Empirical Software Engineering

, Volume 17, Issue 4–5, pp 503–530 | Cite as

Clones: what is that smell?

Article

Abstract

Clones are generally considered bad programming practice in software engineering folklore. They are identified as a bad smell (Fowler et al. 1999) and a major contributor to project maintenance difficulties. Clones inherently cause code bloat, thus increasing project size and maintenance costs. In this work, we try to validate the conventional wisdom empirically to see whether cloning makes code more defect prone. This paper analyses the relationship between cloning and defect proneness. For the four medium to large open source projects that we studied, we find that, first, the great majority of bugs are not significantly associated with clones. Second, we find that clones may be less defect prone than non-cloned code. Third, we find little evidence that clones with more copies are actually more error prone. Fourth, we find little evidence to support the claim that clone groups that span more than one file or directory are more defect prone than collocated clones. Finally, we find that developers do not need to put a disproportionately higher effort to fix clone dense bugs. Our findings do not support the claim that clones are really a “bad smell” (Fowler et al. 1999). Perhaps we can clone, and breathe easily, at the same time.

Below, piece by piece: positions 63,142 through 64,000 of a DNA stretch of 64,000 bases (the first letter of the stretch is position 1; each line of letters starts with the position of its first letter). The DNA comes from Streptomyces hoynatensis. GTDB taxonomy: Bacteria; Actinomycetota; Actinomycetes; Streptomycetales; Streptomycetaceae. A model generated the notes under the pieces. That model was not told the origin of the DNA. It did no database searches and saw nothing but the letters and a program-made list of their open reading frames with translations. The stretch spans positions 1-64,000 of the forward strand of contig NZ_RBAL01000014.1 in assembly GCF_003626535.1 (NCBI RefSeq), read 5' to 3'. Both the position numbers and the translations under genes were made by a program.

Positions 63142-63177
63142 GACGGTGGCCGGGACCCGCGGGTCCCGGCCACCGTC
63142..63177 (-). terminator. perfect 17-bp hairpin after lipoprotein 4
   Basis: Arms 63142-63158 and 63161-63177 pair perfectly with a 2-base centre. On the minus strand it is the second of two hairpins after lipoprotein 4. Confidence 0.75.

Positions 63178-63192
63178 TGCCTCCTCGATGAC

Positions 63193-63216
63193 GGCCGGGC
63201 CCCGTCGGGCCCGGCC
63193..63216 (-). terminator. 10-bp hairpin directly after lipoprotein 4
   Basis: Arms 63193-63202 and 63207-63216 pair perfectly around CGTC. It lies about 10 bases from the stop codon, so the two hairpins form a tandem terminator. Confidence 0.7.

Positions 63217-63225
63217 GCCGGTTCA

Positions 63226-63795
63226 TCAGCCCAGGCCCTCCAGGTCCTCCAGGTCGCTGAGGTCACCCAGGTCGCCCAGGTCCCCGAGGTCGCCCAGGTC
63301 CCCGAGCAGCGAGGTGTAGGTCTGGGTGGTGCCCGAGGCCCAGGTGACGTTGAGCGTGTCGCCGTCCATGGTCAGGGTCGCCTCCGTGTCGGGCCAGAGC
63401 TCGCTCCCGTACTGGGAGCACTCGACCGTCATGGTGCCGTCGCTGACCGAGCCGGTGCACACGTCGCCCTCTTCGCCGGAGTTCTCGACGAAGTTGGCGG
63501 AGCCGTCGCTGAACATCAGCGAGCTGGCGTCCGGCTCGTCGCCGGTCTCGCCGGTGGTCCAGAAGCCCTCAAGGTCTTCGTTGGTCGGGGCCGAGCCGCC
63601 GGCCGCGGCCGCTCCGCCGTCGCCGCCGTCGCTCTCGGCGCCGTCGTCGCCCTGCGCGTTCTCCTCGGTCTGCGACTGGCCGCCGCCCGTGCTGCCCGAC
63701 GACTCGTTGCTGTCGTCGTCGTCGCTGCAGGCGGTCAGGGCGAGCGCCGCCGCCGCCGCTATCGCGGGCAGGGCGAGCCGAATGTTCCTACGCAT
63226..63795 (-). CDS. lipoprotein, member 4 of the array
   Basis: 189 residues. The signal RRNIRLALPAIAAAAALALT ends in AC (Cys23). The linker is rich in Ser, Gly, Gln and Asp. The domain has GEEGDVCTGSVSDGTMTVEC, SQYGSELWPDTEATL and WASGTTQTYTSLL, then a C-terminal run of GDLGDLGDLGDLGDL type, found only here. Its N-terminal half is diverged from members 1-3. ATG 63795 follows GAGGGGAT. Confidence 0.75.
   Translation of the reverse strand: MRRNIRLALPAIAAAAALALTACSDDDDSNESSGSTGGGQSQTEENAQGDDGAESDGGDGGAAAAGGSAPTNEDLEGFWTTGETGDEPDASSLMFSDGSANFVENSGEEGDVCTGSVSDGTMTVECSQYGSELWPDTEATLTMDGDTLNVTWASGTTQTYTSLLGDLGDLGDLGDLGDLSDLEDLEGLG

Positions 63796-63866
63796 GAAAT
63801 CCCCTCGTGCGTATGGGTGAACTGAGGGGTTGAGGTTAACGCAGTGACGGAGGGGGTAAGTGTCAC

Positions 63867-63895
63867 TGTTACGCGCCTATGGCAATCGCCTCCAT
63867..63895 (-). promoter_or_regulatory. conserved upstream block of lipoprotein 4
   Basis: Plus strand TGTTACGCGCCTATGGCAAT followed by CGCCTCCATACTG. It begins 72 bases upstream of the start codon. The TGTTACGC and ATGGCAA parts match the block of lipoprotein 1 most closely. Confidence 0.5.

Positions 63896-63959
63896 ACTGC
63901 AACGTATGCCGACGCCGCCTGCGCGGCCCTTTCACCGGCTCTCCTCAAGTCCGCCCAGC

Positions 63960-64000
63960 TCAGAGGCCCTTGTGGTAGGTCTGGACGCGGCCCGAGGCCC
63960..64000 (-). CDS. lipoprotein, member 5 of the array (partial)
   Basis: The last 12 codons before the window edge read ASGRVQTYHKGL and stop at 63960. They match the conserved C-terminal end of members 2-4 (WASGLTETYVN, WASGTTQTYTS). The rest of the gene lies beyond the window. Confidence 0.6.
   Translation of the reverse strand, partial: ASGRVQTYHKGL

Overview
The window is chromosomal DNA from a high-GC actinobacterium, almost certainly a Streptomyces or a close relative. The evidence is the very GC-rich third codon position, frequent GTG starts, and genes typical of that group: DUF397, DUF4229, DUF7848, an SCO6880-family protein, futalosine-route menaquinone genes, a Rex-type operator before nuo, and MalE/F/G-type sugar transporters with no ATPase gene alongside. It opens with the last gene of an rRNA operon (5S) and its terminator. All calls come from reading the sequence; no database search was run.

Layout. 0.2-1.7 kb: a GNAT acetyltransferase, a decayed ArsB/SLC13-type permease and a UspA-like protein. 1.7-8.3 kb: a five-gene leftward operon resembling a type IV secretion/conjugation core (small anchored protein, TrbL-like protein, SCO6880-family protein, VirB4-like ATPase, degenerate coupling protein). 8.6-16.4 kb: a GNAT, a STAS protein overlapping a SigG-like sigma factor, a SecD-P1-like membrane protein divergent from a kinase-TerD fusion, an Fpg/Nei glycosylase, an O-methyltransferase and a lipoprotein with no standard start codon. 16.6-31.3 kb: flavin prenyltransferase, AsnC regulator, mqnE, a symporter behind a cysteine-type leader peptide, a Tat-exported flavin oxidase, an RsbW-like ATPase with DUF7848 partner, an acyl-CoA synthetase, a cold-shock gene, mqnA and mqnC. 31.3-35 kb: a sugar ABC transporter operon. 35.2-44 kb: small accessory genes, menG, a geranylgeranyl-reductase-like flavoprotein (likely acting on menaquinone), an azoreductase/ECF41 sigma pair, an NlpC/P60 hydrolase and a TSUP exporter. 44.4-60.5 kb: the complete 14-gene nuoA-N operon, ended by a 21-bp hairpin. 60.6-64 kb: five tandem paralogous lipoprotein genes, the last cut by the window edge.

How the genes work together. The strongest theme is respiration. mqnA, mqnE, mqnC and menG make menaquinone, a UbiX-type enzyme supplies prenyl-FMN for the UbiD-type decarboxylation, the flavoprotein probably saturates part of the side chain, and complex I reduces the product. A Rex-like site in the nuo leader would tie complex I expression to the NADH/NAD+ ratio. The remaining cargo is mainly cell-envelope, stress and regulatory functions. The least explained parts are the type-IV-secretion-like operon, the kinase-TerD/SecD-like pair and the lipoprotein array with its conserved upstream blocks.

Keywords

Empirical software engineering Software maintenance Software clone Software quality Software evolution 

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Copyright information

© Springer Science+Business Media, LLC 2011

Authors and Affiliations

  • Foyzur Rahman
    • 1
  • Christian Bird
    • 2
  • Premkumar Devanbu
    • 1
  1. 1.Department of Computer ScienceUniversity of California, DavisDavisUSA
  2. 2.Empirical Software EngineeringMicrosoft ResearchRedmondUSA

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